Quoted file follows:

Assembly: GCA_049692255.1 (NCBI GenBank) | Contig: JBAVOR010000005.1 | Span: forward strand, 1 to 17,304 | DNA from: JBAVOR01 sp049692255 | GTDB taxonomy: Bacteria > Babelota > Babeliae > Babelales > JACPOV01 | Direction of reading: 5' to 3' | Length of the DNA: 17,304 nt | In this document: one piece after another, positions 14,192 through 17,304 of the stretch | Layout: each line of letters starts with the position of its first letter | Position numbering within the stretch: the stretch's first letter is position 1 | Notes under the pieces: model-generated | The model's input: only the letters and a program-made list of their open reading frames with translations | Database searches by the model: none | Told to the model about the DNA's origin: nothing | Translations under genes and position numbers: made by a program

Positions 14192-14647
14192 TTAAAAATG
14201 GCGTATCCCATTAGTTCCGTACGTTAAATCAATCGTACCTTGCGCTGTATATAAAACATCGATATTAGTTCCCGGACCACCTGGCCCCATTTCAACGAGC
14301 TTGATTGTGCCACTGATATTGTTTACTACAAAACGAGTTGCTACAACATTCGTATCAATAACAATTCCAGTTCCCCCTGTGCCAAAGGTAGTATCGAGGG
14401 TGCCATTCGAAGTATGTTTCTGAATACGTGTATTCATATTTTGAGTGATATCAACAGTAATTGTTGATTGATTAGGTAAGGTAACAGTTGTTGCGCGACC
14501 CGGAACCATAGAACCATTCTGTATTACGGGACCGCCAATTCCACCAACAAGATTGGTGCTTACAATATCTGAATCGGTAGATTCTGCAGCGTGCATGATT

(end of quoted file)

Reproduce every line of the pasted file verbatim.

Assembly: GCA_049692255.1 (NCBI GenBank) | Contig: JBAVOR010000005.1 | Span: forward strand, 1 to 17,304 | DNA from: JBAVOR01 sp049692255 | GTDB taxonomy: Bacteria > Babelota > Babeliae > Babelales > JACPOV01 | Direction of reading: 5' to 3' | Length of the DNA: 17,304 nt | In this document: one piece after another, positions 14,192 through 17,304 of the stretch | Layout: each line of letters starts with the position of its first letter | Position numbering within the stretch: the stretch's first letter is position 1 | Notes under the pieces: model-generated | The model's input: only the letters and a program-made list of their open reading frames with translations | Database searches by the model: none | Told to the model about the DNA's origin: nothing | Translations under genes and position numbers: made by a program

Positions 14192-14647
14192 TTAAAAATG
14201 GCGTATCCCATTAGTTCCGTACGTTAAATCAATCGTACCTTGCGCTGTATATAAAACATCGATATTAGTTCCCGGACCACCTGGCCCCATTTCAACGAGC
14301 TTGATTGTGCCACTGATATTGTTTACTACAAAACGAGTTGCTACAACATTCGTATCAATAACAATTCCAGTTCCCCCTGTGCCAAAGGTAGTATCGAGGG
14401 TGCCATTCGAAGTATGTTTCTGAATACGTGTATTCATATTTTGAGTGATATCAACAGTAATTGTTGATTGATTAGGTAAGGTAACAGTTGTTGCGCGACC
14501 CGGAACCATAGAACCATTCTGTATTACGGGACCGCCAATTCCACCAACAAGATTGGTGCTTACAATATCTGAATCGGTAGATTCTGCAGCGTGCATGATT